The online classified service Craigslist has cost US newspapers at least $5 billion in revenue since 2000, researchers say.
The study, to be published in the journal Management Science covering the period 2000 to 2007, found Craigslist has had a huge impact on local US newspapers, which have in the past relied heavily on classifieds.
The $5 billion over the 2000 to 2007 period is a conservative figure, "and if we extended the study to 2012 it would probably be a lot higher," said Robert Seamans of New York University's Stern School of Business, and a co-author of the study.
Over that period the researchers noted a 20.7 percent drop in classified ad rates, a 3.3 percent increase in subscription prices and a 4.4 percent decrease in circulation, according to a summary of the research released this week by New York University.
"We ascribe this impact to Craigslist," Seamans told AFP.
"When Craigslist enters a market, the effect on a newspaper's classified ads is almost immediate," he added.
While sites like Craigslist have long been blamed for declining newspaper revenues, there has been little data on this impact.
Seamans and Feng Zhu at Harvard Business School estimated that classified ad buyers saved $5 billion from 2000-2007 as a result of Craigslist entering the market, savings which directly impacted newspaper revenues.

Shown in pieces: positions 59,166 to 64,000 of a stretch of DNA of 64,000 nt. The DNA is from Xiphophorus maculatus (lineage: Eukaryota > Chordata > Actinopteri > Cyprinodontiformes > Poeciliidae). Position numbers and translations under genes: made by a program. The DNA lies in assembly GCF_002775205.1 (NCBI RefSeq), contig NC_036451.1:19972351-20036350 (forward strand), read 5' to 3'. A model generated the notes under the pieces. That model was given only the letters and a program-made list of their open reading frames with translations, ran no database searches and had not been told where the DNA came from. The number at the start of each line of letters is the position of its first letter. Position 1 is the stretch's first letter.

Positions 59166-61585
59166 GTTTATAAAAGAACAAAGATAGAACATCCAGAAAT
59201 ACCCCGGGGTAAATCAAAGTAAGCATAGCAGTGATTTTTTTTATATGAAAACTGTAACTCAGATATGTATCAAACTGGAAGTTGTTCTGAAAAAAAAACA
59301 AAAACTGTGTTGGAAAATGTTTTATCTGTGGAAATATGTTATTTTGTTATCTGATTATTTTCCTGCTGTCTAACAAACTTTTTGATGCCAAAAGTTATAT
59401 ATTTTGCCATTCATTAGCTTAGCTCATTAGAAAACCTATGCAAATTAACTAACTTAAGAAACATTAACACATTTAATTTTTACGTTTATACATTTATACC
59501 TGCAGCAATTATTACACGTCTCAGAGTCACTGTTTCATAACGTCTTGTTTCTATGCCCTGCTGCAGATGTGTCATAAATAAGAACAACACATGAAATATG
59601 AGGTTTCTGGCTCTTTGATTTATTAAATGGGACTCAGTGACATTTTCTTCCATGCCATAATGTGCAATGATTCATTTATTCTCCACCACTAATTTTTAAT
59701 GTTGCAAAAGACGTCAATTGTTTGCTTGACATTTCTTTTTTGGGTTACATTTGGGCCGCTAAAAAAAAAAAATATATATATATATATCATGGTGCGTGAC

The study focused only on the mostly free service Craigslist, so the impact could be even greater when other online sites are included, Seamans noted. The study excluded three mostly national newspapers—The New York Times, Wall Street Journal and USA Today.
Seamans said Craigslist is one of a number of things hurting US newspapers, but has had a major impact.
"Your average newspaper in the past received around 40 percent of its revenue from classified and that has basically disappeared due to Craigslist and other online ad sites," Seamans said.
"But we don't believe newspapers are dying or that Craigslist is leading to the death of newspapers. Newspapers are changing their business models."
Explore further: Honesty can keep companies' stock prices up during hard times